The 24th June early presidential and parliamentary elections in Turkey were neither free nor fair. But as stated in the OSCE observer mission’s preliminary report, despite “the restrictive legal framework and powers granted under the ongoing state of emergency restricting the freedoms of assembly and expression, including in the media” , Turkish voters had a genuine choice.
Muharrem Ince, a serious challenger, who energized his Republican People’s Party’s loyal supporters, ended up winning only 30 per cent of the vote against Mr. Erdoğan’s 52.3 per cent in the presidential poll.
As well as securing outright victory for its presidential candidate Mr. Erdoğan in the first round, the ruling Justice and Development Party retained the control of the Parliament, but only in alliance with the Nationalist Movement Party, MHP. The Nationalist Movement Party, with its surprise share of the 11 per cent of the vote, has now become an indispensable partner for Mr. Erdogan and a key player in Turkish politics.
While conceding defeat and accepting election results, Mr. Ince warned against the consequences of having one-man rule in the legislature, judiciary and government.
With these results, the new executive presidential system gives sweeping new powers to already all- powerful Mr. Erdoğan.
The outcome of the vote not only consolidates the power of political Islam; it also gives a significant say on major domestic and foreign policy issues to ultra-nationalists of the MHP.
As Turkey’s democratic deficit has become even larger, it is not surprising that the opposition supporters, whose hopes were shattered, are now in deep despair.
Yet, the enthusiastic participation at the campaign rallies and the high voter turnout at the election should give everyone in Turkey some comfort. They are inspiring signs that though Turkey’s democratic base is not strong enough to win elections, not all is lost. There are still enough people in Turkey, committed to democracy and freedoms. This resilience should remind the country’s rulers that their election victory does not give them a blank cheque.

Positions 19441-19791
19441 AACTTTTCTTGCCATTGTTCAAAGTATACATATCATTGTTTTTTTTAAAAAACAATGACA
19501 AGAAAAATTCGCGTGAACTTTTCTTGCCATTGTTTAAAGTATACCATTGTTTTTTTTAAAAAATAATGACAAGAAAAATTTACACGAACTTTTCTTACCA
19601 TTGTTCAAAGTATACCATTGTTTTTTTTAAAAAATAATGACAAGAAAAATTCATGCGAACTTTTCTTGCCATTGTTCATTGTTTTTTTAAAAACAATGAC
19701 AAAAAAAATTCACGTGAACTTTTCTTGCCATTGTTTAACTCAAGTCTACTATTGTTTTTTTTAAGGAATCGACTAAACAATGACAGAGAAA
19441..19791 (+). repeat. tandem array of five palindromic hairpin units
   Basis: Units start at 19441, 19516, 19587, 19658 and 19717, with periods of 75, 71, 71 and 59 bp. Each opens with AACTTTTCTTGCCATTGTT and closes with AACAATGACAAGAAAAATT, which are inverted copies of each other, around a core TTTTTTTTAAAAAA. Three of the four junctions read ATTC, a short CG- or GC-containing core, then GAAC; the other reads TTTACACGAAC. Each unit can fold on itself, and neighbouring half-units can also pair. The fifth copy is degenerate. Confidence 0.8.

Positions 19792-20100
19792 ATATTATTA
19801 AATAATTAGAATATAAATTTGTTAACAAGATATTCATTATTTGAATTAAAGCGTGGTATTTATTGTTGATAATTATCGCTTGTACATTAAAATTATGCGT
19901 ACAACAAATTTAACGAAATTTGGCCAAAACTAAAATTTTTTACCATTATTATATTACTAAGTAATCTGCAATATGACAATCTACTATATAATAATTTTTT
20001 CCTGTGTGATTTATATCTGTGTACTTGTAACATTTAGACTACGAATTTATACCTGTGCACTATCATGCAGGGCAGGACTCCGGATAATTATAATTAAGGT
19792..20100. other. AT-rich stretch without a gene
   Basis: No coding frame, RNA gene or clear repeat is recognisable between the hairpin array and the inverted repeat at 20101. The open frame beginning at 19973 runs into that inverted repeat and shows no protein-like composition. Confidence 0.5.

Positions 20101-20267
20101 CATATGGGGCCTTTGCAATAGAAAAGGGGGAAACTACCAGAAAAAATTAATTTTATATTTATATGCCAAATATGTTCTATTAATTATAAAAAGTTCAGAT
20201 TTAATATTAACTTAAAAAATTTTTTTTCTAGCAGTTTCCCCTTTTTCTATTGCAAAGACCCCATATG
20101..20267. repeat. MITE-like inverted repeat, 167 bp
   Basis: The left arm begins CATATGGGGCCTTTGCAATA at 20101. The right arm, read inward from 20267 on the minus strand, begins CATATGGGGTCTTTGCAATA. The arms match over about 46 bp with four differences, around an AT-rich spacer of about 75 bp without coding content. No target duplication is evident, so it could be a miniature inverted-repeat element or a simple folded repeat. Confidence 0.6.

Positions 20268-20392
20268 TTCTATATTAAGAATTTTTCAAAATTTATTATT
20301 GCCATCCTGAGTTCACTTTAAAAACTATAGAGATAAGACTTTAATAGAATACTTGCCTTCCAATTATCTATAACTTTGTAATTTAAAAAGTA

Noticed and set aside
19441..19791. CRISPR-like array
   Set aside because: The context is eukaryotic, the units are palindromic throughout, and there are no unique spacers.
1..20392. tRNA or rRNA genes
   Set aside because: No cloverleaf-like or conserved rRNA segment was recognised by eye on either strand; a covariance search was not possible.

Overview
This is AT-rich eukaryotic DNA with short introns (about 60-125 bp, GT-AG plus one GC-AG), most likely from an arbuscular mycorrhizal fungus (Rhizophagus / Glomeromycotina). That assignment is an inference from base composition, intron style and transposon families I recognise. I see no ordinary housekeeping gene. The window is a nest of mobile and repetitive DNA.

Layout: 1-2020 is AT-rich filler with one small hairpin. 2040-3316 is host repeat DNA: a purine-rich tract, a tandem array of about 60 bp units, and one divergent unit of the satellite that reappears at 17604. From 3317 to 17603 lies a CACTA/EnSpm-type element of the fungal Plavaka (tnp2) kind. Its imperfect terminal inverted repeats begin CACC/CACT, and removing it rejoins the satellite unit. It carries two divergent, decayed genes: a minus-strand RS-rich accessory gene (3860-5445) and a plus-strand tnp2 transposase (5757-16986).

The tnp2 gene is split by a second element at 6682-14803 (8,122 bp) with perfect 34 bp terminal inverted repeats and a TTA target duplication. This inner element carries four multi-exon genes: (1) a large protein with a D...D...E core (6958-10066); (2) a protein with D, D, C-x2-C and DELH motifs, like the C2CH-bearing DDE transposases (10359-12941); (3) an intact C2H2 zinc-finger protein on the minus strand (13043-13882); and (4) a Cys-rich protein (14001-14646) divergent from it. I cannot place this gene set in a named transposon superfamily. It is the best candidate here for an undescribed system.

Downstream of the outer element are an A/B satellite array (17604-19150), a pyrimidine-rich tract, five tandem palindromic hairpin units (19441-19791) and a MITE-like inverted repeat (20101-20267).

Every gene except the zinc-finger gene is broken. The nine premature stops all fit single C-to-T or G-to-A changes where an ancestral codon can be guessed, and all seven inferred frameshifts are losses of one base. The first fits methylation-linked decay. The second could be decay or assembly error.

In his post-election comments, Mr. Erdoğan has acknowledged that his party’s performance was not as strong as he had hoped.
He said he received the citizens’ message in the polls and promised to deliver on promises that they had made during the campaign.
Recep Tayyip Erdoğan and his Justice and Development Party had proven to be good at learning lessons from their failures. After previous elections, they were quick to rectify their shortcomings and change their tactics.
Pragmatism has always been a key tenet of Mr. Erdoğan’s leadership.
The main opposition Republican People’s Party, on the other hand, has a tendency to rationalize failure.
Mr. Ince, who ran a good campaign by successfully rallying large crowds with his measured populism, was dignified in defeat; but bearing failure with poise will not be enough this time.
Mr Ince is very likely to challenge for the leadership of the Republican People’s Party (CHP). It would be inconceivable for the party to carry on with its present leadership.
During his campaign, Mr. Ince frequently condemned the Turkish government’s repression of the media and promised to uphold freedom of press and offered access to critical journalists.
Yet, on his first media appearance after his defeat, he began by throwing the public broadcaster TRT’s reporter out of his press conference.
True, the nominally public broadcaster TRT did not provide impartial coverage of presidential contestants and it did not give any airtime to Mr. Ince’s campaign activities. While Mr. Ince’s anger towards the TRT may be fully justifiable, kicking the TRT reporter out did nothing for his reputation for defending press freedoms. He also had to apologise for his leaked WhatsApp message to a friendly journalist conceding defeat several hours before making a public statement.
Muharrem Ince’s questionable relationship with journalists aside, one of the most positive outcomes of the parliamentary vote at the weekend was the successful election of journalist Ahmet Şık from the pro-Kurdish Peoples’ Democratic Party in an Istanbul constituency.
Former journalist Enis Berberoğlu, who has been in jail for more than a year on charges for leaking state documents, has also been re-elected, along with Utku Çakirozer, another former journalist and an outspoken defender of media freedoms.
This post is also available in: Turkish